Church Gunman Tells Judge He Won’t Fight for Life

CHARLESTON, S.C. (CN) – The man convicted of murdering nine black parishioners at a historic Charleston church told a federal judge on Wednesday that he won’t call witnesses or present any evidence to convince a jury not to sentence him to die.

Appearing in court for the first time since he was convicted on Dec. 15 of carrying out the massacre at the Emanuel AME Church in downtown Charleston on the night of June 17, 2015, Dylann Roof reiterated his desire to act has his own attorney in the penalty phase of the trial.

U.S. District Judge Richard Gergel, who has repeatedly advised Roof to reconsider that plan, did so again on Tuesday, urging the convict to talk to his grandfather, other family members, or the lawyers who represented him in the guilt phase of the trial before it’s too late to change his mind.

“I think [your decision] highlights my advice to you that you aren’t served by being your own counsel,” Gergel said.

Later he told Roof, “don’t do them any favors,” referring to the prosecutors. “They aren’t going to do you any.”

The penalty phase of Roof’s trial starts next Tuesday. The judge has given him until then to change his mind and rehire his attorneys.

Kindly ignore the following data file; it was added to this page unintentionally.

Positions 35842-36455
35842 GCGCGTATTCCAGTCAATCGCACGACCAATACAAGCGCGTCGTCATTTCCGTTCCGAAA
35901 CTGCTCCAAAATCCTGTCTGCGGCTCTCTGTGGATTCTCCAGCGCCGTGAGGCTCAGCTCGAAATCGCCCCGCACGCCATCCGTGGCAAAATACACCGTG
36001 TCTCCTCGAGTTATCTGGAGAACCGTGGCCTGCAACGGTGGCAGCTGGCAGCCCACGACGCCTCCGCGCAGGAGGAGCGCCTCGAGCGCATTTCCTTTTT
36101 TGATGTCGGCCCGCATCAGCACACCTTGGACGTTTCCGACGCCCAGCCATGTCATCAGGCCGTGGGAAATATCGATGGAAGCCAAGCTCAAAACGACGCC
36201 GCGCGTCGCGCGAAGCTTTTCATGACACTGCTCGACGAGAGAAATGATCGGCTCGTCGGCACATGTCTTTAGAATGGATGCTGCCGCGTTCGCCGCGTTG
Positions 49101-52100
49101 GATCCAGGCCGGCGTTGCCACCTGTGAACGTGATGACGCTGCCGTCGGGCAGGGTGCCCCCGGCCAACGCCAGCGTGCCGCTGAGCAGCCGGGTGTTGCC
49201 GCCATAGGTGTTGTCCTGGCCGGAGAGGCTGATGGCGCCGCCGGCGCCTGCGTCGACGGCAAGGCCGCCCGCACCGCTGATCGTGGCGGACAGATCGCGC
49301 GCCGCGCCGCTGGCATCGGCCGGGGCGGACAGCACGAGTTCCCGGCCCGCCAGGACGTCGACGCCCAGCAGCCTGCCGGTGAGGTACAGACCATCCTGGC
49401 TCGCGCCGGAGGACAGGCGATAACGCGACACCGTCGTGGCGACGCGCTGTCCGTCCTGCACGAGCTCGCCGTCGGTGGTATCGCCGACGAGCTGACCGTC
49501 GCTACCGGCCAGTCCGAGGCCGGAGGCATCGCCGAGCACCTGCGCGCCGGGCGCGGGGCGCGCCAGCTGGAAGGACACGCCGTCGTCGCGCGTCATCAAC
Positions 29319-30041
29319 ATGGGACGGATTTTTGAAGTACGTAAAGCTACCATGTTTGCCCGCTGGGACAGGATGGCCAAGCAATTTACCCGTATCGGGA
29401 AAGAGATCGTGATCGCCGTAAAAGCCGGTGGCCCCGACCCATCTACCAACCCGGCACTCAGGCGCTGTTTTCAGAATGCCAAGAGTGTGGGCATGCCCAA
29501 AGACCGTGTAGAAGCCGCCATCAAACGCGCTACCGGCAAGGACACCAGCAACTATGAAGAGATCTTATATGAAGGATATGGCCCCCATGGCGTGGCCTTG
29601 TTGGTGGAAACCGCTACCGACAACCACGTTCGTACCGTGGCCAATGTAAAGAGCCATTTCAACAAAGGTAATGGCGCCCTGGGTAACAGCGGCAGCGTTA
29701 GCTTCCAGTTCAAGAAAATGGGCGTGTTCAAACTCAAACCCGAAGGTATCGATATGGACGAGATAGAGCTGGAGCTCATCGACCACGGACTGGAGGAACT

The same jurors who convicted Roof earlier this month on 33 counts including murder, hate crimes and obstruction of religion will return next week to decide if he faces life in prison without parole or the death penalty.

Roof spoke only briefly during the 35-minute hearing Wednesday.

Although he said he won’t present evidence when the penalty phase of his trial begins, he did say he plans to make an opening and closing statement.

But what he appeared to be most concerned about during Wednesday’s hearing was a photograph that prosecutors want admitted into evidence next week. U.S. Attorney Jay Richardson did not say what the photograph shows, and Gergel said he will hold a hearing on it before deciding whether it should be admitted.

Roof, standing before the judge in shackles,  said he objects to its being presented to the jury on the grounds that it may bring further embarrassment or distress to his family. Previously, Roof told Gergel he didn’t want his mental health to be considered as a mitigating factor in his crime.

Roof also said he did not want any evidence presented that relates to his mother, and that he wants a jailhouse statement he made to also be ruled out of bounds, although no one in the courtroom said what the statement had been.

Gergel told Roof to go back to jail and write a motion for him to consider.

Prosecutors said they will call as many as 38 people to testify during the penalty phase, most of them relatives of the nine people killed and three wounded during the attack on a Wednesday night Bible study class.

Richardson said he also will call the chief FBI agent on the case to tie up loose ends and refresh jurors’ memories.

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